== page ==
Canada's Minister of International Co-operation is headed to East Africa, where the worst drought in 60 years has left more than 10 million people facing critical food shortages.
Beverley Oda departs this week for a nine-day tour through a region that's been the scene of repeated humanitarian crises, both man-made and natural, as hundreds of children are arriving at refugee camps in malnourished and dehydrated states.
"I think it's important to actually talk to those who are working on the ground to talk to the people who are handling such a great serious disaster," Ms. Oda said in a telephone interview on Tuesday, the day before the United Nations is expected to officially declare a famine in the area.
"This is something that's a slow-onset crisis," she said. "It's been building up for a couple of years with no rain. It started to be more serious last year. And now of course we have a critical situation."
Unlike the earthquake that hit Haiti a year-and-a-half ago or the tsunami that washed over Japan earlier this year, there has been no massive wave of news coverage given to the situation that has overtaken parts of Djibouti, Ethiopia, Kenya, Somalia and Uganda.
Some areas of that region have experienced just 10 per cent of their normal rainfall over the past two years.
"I certainly understand why slow-onset disasters are slower to reach the public's attention. These build up over a period of time," Ms. Oda said. "If you contrast that with and earthquake that happens instantaneously, the results and the impact can be seen very visually."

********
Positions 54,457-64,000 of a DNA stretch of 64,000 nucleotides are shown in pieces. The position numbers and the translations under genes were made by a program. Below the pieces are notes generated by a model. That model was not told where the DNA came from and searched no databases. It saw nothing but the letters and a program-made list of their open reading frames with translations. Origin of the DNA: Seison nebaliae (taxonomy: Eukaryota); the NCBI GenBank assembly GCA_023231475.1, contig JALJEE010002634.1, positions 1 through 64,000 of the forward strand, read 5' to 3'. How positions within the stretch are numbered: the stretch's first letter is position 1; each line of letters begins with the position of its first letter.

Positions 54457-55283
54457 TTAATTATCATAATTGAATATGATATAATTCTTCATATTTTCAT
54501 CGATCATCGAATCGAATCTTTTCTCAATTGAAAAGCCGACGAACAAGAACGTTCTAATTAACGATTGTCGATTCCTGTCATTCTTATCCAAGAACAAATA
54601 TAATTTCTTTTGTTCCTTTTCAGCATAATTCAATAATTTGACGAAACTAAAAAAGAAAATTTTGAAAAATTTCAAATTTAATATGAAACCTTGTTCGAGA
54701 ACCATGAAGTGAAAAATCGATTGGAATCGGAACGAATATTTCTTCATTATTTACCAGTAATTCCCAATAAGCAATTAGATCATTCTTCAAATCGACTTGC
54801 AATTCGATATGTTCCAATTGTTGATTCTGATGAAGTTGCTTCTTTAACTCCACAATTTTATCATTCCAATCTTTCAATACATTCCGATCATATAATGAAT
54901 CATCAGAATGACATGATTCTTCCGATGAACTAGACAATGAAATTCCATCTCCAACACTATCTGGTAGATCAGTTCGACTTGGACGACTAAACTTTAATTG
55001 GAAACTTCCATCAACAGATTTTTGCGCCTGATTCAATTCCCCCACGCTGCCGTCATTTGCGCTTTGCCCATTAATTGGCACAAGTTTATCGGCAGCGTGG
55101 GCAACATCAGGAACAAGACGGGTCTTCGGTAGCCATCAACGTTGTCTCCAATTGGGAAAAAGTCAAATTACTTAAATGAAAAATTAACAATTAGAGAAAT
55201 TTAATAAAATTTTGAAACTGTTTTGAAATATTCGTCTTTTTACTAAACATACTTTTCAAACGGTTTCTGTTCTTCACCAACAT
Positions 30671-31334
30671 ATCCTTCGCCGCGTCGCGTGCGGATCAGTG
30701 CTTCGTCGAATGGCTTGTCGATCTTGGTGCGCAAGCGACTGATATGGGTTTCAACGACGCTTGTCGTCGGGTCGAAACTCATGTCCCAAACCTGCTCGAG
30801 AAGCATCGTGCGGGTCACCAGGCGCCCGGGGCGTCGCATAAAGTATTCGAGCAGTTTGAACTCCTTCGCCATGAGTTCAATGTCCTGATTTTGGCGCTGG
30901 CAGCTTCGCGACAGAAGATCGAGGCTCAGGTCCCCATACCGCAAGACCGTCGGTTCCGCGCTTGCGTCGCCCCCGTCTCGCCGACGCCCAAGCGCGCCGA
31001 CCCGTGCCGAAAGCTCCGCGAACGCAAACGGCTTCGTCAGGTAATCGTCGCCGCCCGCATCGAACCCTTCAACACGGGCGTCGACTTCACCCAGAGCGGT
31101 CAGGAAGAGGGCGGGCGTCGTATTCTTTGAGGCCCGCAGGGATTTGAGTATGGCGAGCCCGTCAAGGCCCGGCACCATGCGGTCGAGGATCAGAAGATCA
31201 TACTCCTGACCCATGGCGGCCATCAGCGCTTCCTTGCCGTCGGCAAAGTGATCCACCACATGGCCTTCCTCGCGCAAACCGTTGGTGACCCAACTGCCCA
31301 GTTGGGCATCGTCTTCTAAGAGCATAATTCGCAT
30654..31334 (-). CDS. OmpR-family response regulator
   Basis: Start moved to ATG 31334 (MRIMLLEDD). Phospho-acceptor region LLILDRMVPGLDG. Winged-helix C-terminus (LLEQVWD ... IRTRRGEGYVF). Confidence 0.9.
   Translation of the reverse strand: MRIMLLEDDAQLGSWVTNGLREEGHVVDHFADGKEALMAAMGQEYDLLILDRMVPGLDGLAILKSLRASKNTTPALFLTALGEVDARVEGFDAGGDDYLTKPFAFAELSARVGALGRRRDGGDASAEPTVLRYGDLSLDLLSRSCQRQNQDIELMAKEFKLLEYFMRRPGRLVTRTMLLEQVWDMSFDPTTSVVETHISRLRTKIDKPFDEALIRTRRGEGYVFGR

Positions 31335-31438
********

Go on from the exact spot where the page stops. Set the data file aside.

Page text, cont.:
But the impact of the drought has been devastating, she added. Her itinerary includes the Dadaab refugee camps in Kenya, which are receiving refugees from neighbouring Somalia, and she will hold talks with local government officials.
"They are seeing 1,000 to 1,500 people coming to the camp on a daily basis," Ms. Oda said. "There are 400,000 people within the camp now and the camp was originally built for 90,000 so I can't imagine the pressures now that are being put on the camp, not only in terms of shelter but in providing medical help, food and water."
Nicolas Moyer, the co-ordinator for the Humanitarian Coalition, said donations have picked up in the past week. The umbrella group - which is made up aid agencies Save the Children, CARE Canada, Oxfam Canada and Plan Canada - has raised about $450,000 since launching its appeal two weeks ago.
"But that is lower than we have raised for other appeals," Mr. Moyer said. "It really does relate to media coverage and making sure Canadians have a place to know where to donate."
He urged Canadians to visit the website Together.ca to find out how to help.
Financial contributions, Mr. Moyer said, will provide a full range of assistance. "Obviously in the short term, there is priorities on clean water, food and medical attention for children, particularly the malnourished."
So far this year, the Canadian government has contributed $22.35-million into the region, Ms. Oda said. Of that money, $11.5-million of that has gone to help the Somali refugee situation.
When the Conservative government first took office five years ago, Prime Minister Stephen Harper indicated his interest is redirecting Canada's development assistance programs from Africa, which had been a Liberal priority, to the American hemisphere.
But "we've never reduced our commitment to Africa. We've always maintained out commitment to Africa. We have consistently being contributing $2.1-billion into the African region," Ms. Oda said. "We are increasing our focus on the Americas but it doesn't mean you abandon one region in great need for another region."